Jimmy Wilson explained, “In January of 2020, I walked into Nancy O’Malley’s office and I told her I was running for district attorney. I am not her choice for for this job. I’m running because many lives have been destroyed under the failed policies of the current leadership.”
He said, “I’m here to reverse the devastation that our community has suffered to bring back a sense of hope and to lead us towards a brighter future, a future where everyone in the community can feel safe and respected. “
He said he has spent 17 years in the courtroom “handling some of our county’s toughest homicides, sexual assaults, child molestation, and human in trafficking cases.”
He also said, “I’ve independently investigated multiple officer-involved shootings. And because of my reputation for uncompromising ethics, I was asked to interview judicial candidates for the Alameda County Superior Court.”
Later he said, “I agree with the ACLU that the DA’s leadership has failed our community. We must collect data about our work and share it with the public.”
In response to a question on mass incarceration, Terry Wiley said, “I agree. I think that there has been an absolute over-incarceration that has occurred in American society.”
He mentioned that he and Kamala Harris started together in 1990. “There would be days we would sit in court, and the only people coming through the side door into the courtroom were all African Americans.”
He said, “We could sense and see that there was something wrong with this picture.” He said, I feel it is incumbent upon the district attorney’s office to take an active role, to try and correct some of the over-incarcerating that occurred in the 1990s in the first decade of the 2000s.”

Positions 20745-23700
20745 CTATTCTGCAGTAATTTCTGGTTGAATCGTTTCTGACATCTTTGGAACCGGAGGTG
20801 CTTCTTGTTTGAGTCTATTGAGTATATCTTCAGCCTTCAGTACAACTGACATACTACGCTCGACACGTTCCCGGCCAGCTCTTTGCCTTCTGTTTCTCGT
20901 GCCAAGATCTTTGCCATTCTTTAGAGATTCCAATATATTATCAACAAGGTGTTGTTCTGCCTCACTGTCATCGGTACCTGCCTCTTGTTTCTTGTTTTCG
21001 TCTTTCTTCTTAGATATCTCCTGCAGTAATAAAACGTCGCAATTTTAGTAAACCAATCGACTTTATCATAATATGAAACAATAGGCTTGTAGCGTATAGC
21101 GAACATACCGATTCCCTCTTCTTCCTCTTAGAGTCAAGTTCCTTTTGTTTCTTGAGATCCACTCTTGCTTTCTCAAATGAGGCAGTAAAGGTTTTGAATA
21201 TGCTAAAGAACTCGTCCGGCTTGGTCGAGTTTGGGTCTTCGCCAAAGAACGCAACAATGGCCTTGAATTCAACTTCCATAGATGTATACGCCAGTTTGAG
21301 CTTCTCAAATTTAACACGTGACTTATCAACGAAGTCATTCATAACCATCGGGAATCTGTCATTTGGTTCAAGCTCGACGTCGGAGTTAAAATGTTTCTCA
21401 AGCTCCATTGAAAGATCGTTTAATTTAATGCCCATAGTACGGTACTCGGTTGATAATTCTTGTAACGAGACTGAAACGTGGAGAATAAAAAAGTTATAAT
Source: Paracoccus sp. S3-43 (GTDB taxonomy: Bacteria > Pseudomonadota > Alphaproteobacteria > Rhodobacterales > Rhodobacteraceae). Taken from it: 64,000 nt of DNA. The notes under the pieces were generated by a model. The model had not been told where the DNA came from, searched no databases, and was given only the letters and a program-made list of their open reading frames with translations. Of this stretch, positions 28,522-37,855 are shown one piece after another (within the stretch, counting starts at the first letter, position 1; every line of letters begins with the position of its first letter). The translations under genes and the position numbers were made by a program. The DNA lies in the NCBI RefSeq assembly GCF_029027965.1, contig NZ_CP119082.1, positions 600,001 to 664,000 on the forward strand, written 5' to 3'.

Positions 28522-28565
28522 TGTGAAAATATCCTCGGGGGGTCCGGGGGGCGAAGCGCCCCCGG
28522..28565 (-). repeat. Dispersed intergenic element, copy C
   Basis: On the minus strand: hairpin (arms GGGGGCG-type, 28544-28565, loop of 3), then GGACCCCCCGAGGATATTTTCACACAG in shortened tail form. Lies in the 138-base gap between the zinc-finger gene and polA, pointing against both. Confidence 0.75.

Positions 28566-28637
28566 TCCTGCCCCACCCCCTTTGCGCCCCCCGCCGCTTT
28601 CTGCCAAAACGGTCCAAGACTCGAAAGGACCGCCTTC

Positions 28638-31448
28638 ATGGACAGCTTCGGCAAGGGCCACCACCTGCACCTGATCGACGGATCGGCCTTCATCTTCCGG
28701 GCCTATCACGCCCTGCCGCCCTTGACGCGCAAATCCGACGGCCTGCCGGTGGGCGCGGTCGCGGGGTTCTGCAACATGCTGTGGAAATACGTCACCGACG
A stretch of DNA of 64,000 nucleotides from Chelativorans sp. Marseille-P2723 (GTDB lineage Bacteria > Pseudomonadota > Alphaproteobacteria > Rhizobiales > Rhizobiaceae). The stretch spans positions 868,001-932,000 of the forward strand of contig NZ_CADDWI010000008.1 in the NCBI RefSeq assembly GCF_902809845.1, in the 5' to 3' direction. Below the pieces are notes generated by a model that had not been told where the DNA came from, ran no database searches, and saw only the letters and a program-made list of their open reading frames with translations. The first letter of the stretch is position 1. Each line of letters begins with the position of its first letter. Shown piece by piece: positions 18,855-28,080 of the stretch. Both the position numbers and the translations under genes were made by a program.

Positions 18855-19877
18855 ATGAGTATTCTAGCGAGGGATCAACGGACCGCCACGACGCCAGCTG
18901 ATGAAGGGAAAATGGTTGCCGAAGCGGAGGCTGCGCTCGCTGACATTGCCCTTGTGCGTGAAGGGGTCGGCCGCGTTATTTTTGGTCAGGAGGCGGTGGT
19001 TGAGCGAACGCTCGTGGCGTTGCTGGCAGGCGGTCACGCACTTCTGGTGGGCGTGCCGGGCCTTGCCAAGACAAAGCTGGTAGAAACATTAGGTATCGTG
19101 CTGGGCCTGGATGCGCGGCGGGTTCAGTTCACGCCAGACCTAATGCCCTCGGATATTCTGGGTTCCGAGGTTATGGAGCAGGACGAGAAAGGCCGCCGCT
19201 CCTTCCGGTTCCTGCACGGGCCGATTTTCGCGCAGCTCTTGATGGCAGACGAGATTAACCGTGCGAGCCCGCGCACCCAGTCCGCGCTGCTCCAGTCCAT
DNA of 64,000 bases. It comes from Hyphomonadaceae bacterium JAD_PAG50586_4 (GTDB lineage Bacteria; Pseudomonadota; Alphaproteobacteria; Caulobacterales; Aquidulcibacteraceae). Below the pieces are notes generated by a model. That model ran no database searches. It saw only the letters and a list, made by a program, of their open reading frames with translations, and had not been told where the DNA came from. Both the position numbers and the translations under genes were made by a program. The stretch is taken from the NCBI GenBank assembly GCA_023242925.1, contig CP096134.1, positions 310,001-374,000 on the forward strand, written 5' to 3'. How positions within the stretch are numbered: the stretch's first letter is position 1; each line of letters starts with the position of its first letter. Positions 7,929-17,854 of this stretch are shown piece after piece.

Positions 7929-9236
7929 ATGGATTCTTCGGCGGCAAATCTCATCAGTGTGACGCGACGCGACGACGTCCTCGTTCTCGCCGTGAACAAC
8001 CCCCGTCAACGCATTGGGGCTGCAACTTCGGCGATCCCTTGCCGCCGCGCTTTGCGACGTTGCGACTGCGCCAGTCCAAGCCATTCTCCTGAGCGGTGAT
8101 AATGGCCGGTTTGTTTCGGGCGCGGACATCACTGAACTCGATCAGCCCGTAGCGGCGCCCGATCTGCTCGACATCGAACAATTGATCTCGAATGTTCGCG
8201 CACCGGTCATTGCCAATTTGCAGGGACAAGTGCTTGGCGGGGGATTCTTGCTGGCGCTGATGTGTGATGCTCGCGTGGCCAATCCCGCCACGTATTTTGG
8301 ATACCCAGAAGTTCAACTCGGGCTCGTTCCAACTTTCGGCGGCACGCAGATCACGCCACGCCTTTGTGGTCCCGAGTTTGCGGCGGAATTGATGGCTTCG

Pamela Price said, as the next district attorney, “I will be very intentional and specific about looking for alternatives to incarceration.” She said, “I have a proven record of making a difference where I can and when I can. I will be a voice for the community in this regard, because we have been subjected to mass incarceration by the criminal justice system in this county.
“I’m not just going to bring something here. I want to be in partnership with the community,” she said. “So we all will have a voice about what we actually do.”
Jimmy Wilson said that “my plan is to expand diversion programs throughout the criminal justice system. Right now the criteria for who gets into the diversion is limited to a certain amount of crimes.”
He said, “That’s bad because a lot of times there are cases that are overcharged, so when you overcharge a case, that limits the ability for people to get out of the system.”
He pointed out that Terry Wiley had made comments about the juvenile justice system and how he drove down the juvenile population within the system.
“Well, that decrease did happen,” he explained, “but that decrease did not happen because of something he did. This was a product of police officers stopping bringing in kids for minor offenses and booking them into juvenile hall.